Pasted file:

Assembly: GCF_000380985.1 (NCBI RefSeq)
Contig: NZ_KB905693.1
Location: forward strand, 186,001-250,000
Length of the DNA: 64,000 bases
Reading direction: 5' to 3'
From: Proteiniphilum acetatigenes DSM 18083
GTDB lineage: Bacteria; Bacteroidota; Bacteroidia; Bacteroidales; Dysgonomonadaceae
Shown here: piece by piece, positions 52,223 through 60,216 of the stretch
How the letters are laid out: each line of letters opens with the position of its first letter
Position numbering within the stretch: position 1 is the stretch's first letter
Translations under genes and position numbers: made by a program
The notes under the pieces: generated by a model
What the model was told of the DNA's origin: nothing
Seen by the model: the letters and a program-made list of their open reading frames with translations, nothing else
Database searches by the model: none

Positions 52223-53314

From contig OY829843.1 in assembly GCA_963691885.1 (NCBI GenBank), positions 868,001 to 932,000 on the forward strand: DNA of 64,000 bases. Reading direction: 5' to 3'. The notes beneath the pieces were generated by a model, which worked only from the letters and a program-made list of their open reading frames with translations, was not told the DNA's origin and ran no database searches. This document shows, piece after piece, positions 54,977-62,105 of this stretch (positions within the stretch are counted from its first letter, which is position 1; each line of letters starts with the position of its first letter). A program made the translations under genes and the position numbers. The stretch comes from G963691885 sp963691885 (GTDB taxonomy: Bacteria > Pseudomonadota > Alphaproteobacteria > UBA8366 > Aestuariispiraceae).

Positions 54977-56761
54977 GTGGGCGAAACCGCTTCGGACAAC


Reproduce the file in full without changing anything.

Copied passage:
Assembly: GCF_000380985.1 (NCBI RefSeq)
Contig: NZ_KB905693.1
Location: forward strand, 186,001-250,000
Length of the DNA: 64,000 bases
Reading direction: 5' to 3'
From: Proteiniphilum acetatigenes DSM 18083
GTDB lineage: Bacteria; Bacteroidota; Bacteroidia; Bacteroidales; Dysgonomonadaceae
Shown here: piece by piece, positions 52,223 through 60,216 of the stretch
How the letters are laid out: each line of letters opens with the position of its first letter
Position numbering within the stretch: position 1 is the stretch's first letter
Translations under genes and position numbers: made by a program
The notes under the pieces: generated by a model
What the model was told of the DNA's origin: nothing
Seen by the model: the letters and a program-made list of their open reading frames with translations, nothing else
Database searches by the model: none

Positions 52223-53314

From contig OY829843.1 in assembly GCA_963691885.1 (NCBI GenBank), positions 868,001 to 932,000 on the forward strand: DNA of 64,000 bases. Reading direction: 5' to 3'. The notes beneath the pieces were generated by a model, which worked only from the letters and a program-made list of their open reading frames with translations, was not told the DNA's origin and ran no database searches. This document shows, piece after piece, positions 54,977-62,105 of this stretch (positions within the stretch are counted from its first letter, which is position 1; each line of letters starts with the position of its first letter). A program made the translations under genes and the position numbers. The stretch comes from G963691885 sp963691885 (GTDB taxonomy: Bacteria > Pseudomonadota > Alphaproteobacteria > UBA8366 > Aestuariispiraceae).

Positions 54977-56761
54977 GTGGGCGAAACCGCTTCGGACAAC